What cultural advantages allowed Britain to develop industry?

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It is still debated among economists and historians why exactly Britain was the first country in the world to industrialize, and if you ask different people you'll get different answers. However, there are certain definite advantages Britain had that may have contributed to their early industrialization:

1. Britain was already rich by world standards at the time. While their level of income seems small to us today, it was larger than that of most other countries in the world; people had enough income to be consumers and investors rather than simply working to survive.

2. Britain has one of the most stable, long-standing governments in the world. Whereas most countries go through a revolution every few generations, Britain has undergone a process of gradual reform that has preserved the same core---a constitutional monarchy with Parliament as the primary governing body---for some one thousand years. Even by the start of the Industrial Revolution Britain had already been in its current form of government for over 700 years.

3. Britain has a very strong and stable currency (the pound), allowing them to purchase imports cheaply from the rest of the world. Their central bank has never defaulted on debt in centuries, and thus has the highest level of credibility for borrowing; so they are essentially unconstrained in how much money they can borrow when they need it.

4. Britain has well-established property rights and relatively free markets. While they are certainly not wholly unregulated (and were considerably more tightly regulated in the 18th century than today), markets in Britain generally have been more limited and permissive in their regulations, allowing private innovation to flourish without excessive barriers or heavy-handed government intervention. Their court systems have a reliable record of establishing and enforcing clear property rights.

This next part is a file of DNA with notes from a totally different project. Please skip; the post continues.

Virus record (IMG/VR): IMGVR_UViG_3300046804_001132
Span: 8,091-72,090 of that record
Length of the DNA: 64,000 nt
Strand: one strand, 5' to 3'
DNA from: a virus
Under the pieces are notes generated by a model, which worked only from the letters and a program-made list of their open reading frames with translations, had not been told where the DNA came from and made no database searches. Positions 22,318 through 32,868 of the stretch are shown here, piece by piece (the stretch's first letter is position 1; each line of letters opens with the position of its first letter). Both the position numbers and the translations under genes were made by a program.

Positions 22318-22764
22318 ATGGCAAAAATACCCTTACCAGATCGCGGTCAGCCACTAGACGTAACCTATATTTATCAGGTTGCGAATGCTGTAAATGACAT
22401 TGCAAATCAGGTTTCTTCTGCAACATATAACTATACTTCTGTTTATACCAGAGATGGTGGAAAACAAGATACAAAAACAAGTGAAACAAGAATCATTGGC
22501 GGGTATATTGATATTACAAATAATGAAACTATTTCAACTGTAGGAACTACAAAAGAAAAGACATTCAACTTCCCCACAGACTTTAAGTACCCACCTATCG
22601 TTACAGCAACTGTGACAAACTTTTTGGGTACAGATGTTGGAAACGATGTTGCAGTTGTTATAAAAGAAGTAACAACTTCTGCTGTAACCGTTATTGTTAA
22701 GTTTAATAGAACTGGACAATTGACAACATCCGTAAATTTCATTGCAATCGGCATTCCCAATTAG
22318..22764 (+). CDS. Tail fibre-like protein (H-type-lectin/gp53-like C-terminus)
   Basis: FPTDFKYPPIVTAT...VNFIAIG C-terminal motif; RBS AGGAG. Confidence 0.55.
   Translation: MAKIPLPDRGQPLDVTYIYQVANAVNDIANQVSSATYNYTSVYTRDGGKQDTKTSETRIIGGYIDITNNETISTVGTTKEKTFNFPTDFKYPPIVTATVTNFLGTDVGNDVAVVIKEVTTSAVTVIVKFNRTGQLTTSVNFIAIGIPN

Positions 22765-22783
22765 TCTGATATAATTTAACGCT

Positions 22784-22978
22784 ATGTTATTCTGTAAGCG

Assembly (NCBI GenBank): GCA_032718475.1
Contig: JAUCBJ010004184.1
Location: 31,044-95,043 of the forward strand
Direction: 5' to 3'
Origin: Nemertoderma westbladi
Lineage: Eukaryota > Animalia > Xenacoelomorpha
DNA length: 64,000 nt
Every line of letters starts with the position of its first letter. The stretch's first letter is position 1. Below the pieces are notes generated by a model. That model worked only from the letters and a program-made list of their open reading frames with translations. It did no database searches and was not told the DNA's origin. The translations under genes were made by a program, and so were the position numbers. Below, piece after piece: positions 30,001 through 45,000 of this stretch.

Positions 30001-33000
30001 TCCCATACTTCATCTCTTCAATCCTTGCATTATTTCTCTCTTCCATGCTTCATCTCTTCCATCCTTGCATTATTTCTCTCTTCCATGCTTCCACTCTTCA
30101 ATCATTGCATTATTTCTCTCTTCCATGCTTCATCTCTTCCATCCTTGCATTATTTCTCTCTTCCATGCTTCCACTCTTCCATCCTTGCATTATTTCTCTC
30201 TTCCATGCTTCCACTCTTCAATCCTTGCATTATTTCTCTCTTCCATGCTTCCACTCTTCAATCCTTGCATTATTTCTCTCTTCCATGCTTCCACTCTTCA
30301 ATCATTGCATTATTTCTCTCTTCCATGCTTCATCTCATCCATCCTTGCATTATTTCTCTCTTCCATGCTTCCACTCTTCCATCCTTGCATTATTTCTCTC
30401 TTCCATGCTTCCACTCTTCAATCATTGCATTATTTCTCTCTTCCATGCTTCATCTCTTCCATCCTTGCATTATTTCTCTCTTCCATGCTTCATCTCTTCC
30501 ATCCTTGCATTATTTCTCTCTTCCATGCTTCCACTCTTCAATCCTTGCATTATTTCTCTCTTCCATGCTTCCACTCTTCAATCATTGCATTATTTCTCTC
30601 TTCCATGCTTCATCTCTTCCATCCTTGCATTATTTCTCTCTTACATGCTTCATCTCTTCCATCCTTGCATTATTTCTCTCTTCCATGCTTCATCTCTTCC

5. Britain has a very high level of education. The educational system in Britain has been one of the best in the world for centuries, especially at their very top universities such as Oxford and Cambridge (both of which were founded hundreds of years before the industrial revolution!). This high level of education allowed them to produce the large numbers of highly-qualified scientists and engineers necessary to establish an industrial economy.

6. Britain has enormous reserves of coal. Coal was the chief fuel of the industrial revolution, and Britain had at that time one of the largest proven reserves of coal in the world. This made coal cheap and easy to get, and thus made it much more profitable for businesses to industrialize.

Beyond that, it is difficult to say which of these factors was most important, and there are very likely other important factors as well.

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What advantages did Britain have that helped it be the first to industrialize?

Since the Norman invasion in 1066, or perhaps the Viking attack on Lindisfarne in 793, the British peoples have relied on world trade via the oceans. William the Conqueror and his Norman nobles led expeditions deep into the Mediterranean. English shipwrights were historical leaders in innovation and development. The Magna Carta (1215) endowed English citizens with more rights and freedoms than the citizens of virtually any other country until the American and French revolutions nearly four hundred years later.

Coupling the English spirit of adventure with an emerging market economy and a governmental system that encouraged entrepreneurship, the British developed a world empire—truly, one which the “sun never set upon.” The military adventures of the British in the New World, Europe, Africa, and India made Britain a superpower by 1815. The exchange of goods, ideas, commerce, and access to appropriate raw materials—most significantly coal and iron—allowed the British to absorb, adapt, improve, and capitalize on (sell) their products in a global market.

The English and Scottish invented the incandescent light (1802), the steam locomotive railway (1804), the electromagnet (1825), a pedal bicycle (1839), and the first steam-powered, propeller-driven passenger liner (1843). By harnessing the power of steam, created in boilers forged from English iron and burning English coal, entrepreneurs soon recognized that powered machinery could be placed in specialized facilities and production could vastly exceed the scale of the historical “cottage industry.”

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